World Bank President David Malpass was recently quoted as saying that some Multilateral Development Banks, including the African Development Bank, tend to lend too quickly and in the process, add to the continent’s debt problems.
“This statement is inaccurate and not fact based. It impugns the integrity of the African Development Bank, undermines our governance systems, and incorrectly insinuates that we operate under different standards from the World Bank. The very notion goes against the spirit of multilateralism and our collaborative work,” the Bank said in a statement signed by Dr. Victor Oladokun, Director of Communication and External Relations Department.
“For the record, the African Development Bank maintains a very high global standard of transparency. In the 2018 Publish What You Fund report, our institution was ranked the fourth most transparent institution, globally,” it added.
Besides, the Bank provides a strong governance programme for our regional member countries that focuses on public financial management, better and transparent natural resources management, sustainable and transparent debt management and domestic resource mobilization.
“We have spearheaded the issuance of local currency financing to several countries to mitigate the impacts of foreign exchange risks, while supporting countries to improve tax collection and tax administration, and leveraging pension funds and sovereign wealth funds to direct more monies into financing development programs, especially infrastructure,” the statement said.
It said the Bank’s Africa Legal Support Facility (ALSF) supported countries to negotiate terms of their royalties and taxes to international companies, and terms of their non-concessional loans to some bilateral financiers. We have been highly successful in doing so.
The statement said the World Bank, with a more substantial balance sheet, has significantly larger operations in Africa than the African Development Bank.
The World Bank’s operations approved for Africa in the 2018 fiscal year amounted to $20.2 billion, compared to $10.1 billion by the African Development Bank.
With regard to Nigeria and South Africa, the World Bank’s outstanding loans for the 2018 fiscal year to both countries stood at $8.3 billion and $2.4 billion, respectively.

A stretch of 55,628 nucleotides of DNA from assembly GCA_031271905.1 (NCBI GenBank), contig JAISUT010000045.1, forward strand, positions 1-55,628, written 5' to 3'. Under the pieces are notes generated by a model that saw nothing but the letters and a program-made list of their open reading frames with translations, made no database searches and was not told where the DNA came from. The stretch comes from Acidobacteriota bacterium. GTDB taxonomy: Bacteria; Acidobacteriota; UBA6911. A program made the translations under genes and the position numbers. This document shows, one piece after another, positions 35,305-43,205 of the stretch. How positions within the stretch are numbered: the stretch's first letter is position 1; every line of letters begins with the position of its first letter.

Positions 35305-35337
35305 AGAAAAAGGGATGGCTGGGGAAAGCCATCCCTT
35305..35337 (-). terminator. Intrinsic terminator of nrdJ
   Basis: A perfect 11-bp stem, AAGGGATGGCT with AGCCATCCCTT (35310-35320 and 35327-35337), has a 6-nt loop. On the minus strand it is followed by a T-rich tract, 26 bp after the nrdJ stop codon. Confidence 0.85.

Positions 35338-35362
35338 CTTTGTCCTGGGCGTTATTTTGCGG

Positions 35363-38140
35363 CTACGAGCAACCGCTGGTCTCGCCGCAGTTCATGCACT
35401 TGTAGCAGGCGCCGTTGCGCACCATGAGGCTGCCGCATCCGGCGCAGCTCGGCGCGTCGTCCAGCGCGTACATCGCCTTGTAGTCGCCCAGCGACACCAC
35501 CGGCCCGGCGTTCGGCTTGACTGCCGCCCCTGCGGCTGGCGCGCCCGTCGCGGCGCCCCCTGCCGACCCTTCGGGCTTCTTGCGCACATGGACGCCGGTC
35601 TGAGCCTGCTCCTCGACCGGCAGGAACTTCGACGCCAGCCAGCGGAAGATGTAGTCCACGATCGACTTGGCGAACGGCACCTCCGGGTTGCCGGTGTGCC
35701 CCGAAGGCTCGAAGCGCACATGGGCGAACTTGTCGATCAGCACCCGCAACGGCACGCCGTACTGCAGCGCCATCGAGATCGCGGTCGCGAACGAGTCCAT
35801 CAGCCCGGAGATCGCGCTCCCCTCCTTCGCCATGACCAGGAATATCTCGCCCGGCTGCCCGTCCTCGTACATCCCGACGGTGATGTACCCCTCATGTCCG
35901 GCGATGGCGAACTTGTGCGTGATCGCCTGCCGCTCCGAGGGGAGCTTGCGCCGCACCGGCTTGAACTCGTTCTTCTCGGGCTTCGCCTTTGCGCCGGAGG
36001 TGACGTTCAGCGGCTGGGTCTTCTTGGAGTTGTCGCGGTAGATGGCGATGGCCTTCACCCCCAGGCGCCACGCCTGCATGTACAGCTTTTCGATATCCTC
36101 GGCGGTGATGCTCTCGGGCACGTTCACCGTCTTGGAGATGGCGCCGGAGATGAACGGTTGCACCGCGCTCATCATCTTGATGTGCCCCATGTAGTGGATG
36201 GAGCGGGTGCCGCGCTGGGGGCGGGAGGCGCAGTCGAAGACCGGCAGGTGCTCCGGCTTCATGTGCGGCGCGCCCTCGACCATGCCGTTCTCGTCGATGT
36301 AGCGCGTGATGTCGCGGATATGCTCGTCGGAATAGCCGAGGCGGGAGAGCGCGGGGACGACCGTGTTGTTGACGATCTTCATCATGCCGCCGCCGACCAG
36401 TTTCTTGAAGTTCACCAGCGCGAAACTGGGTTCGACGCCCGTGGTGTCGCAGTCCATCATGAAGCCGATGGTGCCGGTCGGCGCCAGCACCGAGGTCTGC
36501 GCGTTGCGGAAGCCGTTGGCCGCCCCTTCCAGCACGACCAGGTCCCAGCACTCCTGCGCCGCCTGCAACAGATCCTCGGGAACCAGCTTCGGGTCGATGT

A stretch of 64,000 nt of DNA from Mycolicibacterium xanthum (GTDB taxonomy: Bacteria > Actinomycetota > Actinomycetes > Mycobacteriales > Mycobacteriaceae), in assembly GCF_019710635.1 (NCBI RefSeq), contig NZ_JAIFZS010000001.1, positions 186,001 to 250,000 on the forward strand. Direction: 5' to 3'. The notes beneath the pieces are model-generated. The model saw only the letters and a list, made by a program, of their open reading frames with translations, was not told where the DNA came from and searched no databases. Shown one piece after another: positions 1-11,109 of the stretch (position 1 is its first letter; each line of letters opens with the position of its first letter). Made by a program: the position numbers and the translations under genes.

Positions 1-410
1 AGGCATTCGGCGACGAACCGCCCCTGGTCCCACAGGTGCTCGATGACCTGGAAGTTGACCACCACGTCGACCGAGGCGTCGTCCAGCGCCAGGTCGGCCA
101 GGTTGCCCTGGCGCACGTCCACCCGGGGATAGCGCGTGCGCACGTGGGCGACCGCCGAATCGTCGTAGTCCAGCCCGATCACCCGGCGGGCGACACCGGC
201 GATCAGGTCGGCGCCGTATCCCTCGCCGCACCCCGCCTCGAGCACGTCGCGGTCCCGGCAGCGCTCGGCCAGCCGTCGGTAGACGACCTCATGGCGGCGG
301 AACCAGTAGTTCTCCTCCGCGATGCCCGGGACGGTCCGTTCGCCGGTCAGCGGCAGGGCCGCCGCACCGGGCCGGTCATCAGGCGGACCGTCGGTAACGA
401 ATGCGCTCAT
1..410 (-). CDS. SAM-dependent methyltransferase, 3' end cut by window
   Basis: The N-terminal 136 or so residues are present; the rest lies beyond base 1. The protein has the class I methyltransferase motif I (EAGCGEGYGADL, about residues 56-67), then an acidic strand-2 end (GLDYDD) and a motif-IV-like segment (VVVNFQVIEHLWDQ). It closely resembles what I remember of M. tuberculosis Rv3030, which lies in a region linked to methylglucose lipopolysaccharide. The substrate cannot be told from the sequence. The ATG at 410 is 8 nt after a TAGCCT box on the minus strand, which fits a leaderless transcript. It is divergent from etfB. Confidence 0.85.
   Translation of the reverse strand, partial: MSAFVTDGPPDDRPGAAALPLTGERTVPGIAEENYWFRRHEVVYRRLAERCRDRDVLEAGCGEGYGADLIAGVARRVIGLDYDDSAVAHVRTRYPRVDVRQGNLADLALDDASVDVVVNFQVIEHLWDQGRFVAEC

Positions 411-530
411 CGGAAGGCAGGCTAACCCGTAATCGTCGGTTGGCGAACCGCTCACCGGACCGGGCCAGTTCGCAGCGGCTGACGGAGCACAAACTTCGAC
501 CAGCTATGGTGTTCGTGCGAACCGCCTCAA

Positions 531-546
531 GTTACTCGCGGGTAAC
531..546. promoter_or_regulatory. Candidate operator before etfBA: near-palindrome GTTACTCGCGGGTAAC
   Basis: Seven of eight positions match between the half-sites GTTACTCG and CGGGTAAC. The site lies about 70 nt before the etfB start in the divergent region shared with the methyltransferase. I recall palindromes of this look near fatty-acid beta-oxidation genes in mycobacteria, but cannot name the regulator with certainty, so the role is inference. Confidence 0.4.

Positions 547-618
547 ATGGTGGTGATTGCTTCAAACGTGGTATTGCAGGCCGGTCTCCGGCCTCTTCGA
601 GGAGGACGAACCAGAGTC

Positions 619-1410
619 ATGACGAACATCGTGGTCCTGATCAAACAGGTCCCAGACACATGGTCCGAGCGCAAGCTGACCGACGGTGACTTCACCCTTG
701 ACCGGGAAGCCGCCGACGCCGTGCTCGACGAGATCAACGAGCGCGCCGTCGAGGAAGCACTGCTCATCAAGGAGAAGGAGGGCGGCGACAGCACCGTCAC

In contrast, the outstanding amounts for the African Development Bank Group to Nigeria and South Africa were $2.1 billion and $2.0 billion, respectively, for the same fiscal year.
With reference to the countries described as “heavily indebted,” our Bank recognizes and closely monitors the upward debt trend. However, there is no systemic risk of debt distress, the statement said.
The statement said Development Banks continue to play critical roles in development efforts and in the aspirations of developing countries, most especially in Africa.
Given substantial financing needs on the African continent, the development assistance of the African Development Bank, the World Bank and other development partners remain vitally important, with increasing calls for such institutions to do even more.
The lending, policy, and advisory services of these development institutions in their respective regions are often coordinated and provide substantially better value-for-money to developing nations, compared to other sources of financing.
As a result of the African Development Bank’s AAA-rated status, we source funding on highly competitive terms and pass on favorable terms to our regional member countries. Combined with other measures to ensure funds are used for intended purposes, it helps regional member countries finance debt and development in the most responsible and sustainable way.
With regard to the need for better lending coordination and the maintenance of high standards of transparency, the African Development Bank coordinates lending activities, especially its public sector policy-based loans, closely with sister International Financial Institutions (notably the World Bank and the IMF).
This includes reliance on the IMF and World Bank’s Debt Sustainability Analyses (DSA) to determine the composition of our financial assistance to low-income countries; and joint institutional approaches for addressing debt vulnerabilities in the African Development Fund (ADF) and International Development Association (IDA) countries.
In addition, country economists of the African Development Bank fully participate in regional and country level IMF Article 4 missions. Contrary to suggestions, these are just a few concrete examples of historic and ongoing coordination between sister Multilateral Development Banks, IFIs, and development partners.
The African Development Bank is committed to the development of the African continent. It has a vested interest in closely monitoring debt drivers and trends in African countries as it supports them in their efforts to improve the lives of the people of Africa.
“We are of the view that the World Bank could have explored other available platforms to discuss debt concerns among Multilateral Development Banks,” the statement said.